AngularJS Creating and consuming custom directives


Example

Directives are one of the most powerful features of angularjs. Custom angularjs directives are used to extend functionality of html by creating new html elements or custom attributes to provide certain behavior to an html tag.

directive.js

// Create the App module if you haven't created it yet
var demoApp= angular.module("demoApp", []);

// If you already have the app module created, comment the above line and create a reference of the app module
var demoApp = angular.module("demoApp"); 


// Create a directive using the below syntax
// Directives are used to extend the capabilities of html element 
// You can either create it as an Element/Attribute/class      
// We are creating a directive named demoDirective. Notice it is in CamelCase when we are defining the directive just like ngModel
// This directive will be activated as soon as any this element is encountered in html

demoApp.directive('demoDirective', function () {
    
  // This returns a directive definition object
  // A directive definition object is a simple JavaScript object used for configuring the directive’s behaviour,template..etc
  return {
    // restrict: 'AE', signifies that directive is Element/Attribute directive, 
    // "E" is for element, "A" is for attribute, "C" is for class, and "M" is for comment. 
    // Attributes are going to be the main ones as far as adding behaviors that get used the most.
    // If you don't specify the restrict property it will default to "A"
    restrict :'AE',  

    // The values of scope property decides how the actual scope is created and used inside a directive. These values can be either “false”, “true” or “{}”. This creates an isolate scope for the directive.
    // '@' binding is for passing strings. These strings support {{}} expressions for interpolated values.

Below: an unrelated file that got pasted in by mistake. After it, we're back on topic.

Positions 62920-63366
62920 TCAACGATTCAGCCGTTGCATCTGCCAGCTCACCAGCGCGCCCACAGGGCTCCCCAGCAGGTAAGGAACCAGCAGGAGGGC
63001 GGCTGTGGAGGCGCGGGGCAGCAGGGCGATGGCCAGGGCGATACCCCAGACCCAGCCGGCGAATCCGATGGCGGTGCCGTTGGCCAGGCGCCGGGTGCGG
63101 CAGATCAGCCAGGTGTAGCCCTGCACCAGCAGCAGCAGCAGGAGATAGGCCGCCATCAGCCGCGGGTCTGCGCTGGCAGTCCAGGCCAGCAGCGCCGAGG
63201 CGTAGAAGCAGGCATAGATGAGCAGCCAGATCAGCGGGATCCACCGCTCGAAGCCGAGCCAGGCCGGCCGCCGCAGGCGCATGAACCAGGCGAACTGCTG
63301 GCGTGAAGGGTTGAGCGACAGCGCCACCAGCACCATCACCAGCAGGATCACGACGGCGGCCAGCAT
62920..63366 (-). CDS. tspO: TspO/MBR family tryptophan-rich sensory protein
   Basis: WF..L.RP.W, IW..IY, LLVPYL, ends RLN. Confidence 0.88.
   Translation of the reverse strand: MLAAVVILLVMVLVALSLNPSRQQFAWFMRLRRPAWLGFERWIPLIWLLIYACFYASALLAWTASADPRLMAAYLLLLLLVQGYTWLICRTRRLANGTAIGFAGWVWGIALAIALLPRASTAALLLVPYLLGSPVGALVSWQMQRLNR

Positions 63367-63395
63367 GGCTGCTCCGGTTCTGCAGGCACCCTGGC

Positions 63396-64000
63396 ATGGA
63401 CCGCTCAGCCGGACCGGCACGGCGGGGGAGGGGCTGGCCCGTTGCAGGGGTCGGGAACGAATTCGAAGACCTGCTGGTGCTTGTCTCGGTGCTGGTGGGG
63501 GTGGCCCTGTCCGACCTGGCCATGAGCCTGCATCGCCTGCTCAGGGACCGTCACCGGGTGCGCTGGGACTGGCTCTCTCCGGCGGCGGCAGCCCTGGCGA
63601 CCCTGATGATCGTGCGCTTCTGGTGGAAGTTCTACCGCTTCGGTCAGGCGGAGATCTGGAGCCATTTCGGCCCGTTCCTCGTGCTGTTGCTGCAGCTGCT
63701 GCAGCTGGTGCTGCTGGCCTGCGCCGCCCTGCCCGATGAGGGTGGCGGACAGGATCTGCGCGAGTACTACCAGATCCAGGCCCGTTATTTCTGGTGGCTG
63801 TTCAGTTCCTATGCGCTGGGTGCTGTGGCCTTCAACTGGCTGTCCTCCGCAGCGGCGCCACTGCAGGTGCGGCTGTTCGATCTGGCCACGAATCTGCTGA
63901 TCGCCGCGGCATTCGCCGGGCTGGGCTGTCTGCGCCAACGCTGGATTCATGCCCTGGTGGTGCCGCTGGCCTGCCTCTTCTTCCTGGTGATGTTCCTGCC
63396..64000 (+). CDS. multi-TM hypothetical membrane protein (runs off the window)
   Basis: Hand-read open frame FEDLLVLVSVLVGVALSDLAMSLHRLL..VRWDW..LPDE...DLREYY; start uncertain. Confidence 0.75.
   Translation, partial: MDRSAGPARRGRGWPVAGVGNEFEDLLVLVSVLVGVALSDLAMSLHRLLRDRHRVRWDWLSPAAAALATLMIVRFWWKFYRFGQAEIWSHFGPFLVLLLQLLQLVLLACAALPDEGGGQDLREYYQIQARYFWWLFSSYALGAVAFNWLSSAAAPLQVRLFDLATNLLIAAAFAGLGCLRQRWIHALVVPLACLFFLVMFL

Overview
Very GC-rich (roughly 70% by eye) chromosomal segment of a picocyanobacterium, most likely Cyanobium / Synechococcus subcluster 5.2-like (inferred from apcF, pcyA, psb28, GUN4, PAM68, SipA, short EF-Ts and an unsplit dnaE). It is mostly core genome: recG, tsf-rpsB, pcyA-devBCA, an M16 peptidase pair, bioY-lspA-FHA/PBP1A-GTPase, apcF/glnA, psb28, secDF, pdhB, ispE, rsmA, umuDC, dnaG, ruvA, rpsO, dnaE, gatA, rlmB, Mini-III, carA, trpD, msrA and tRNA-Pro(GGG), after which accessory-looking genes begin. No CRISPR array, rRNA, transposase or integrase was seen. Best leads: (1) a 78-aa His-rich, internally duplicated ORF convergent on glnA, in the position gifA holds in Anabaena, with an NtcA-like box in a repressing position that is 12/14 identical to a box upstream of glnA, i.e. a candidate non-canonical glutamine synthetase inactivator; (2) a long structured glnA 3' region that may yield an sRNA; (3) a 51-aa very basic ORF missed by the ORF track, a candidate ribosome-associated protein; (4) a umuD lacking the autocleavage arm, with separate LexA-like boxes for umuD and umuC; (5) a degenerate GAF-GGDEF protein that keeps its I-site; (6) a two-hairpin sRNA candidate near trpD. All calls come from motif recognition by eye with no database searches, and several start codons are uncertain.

// '=' binding is for two-way model binding. The model in parent scope is linked to the model in the directive's isolated scope.
    // '&' binding is for passing a method into your directive's scope so that it can be called within your directive. 
    // The method is pre-bound to the directive's parent scope, and supports arguments.
    scope: { 
      name: "@",  // Always use small casing here even if it's a mix of 2-3 words
    },                  

    // template replaces the complete element with its text. 
    template: "<div>Hello {{name}}!</div>",
                
    // compile is called during application initialization. AngularJS calls it once when html page is loaded.
    compile: function(element, attributes) {
      element.css("border", "1px solid #cccccc");
                    
      // linkFunction is linked with each element with scope to get the element specific data.
      var linkFunction = function($scope, element, attributes) {
        element.html("Name: <b>"+$scope.name +"</b>");
        element.css("background-color", "#ff00ff");
      };
      return linkFunction;
    }
  };
});

This directive can then be used in App as :

<html>
   
   <head>
      <title>Angular JS Directives</title>
   </head>
   <body>
   <script src = "http://ajax.googleapis.com/ajax/libs/angularjs/1.3.14/angular.min.js"></script>
   <script src="directive.js"></script>   
    <div ng-app = "demoApp">
       <!-- Notice we are using Spinal Casing here -->  
       <demo-directive name="World"></demo-directive>
     
      </div>
   </body>
</html>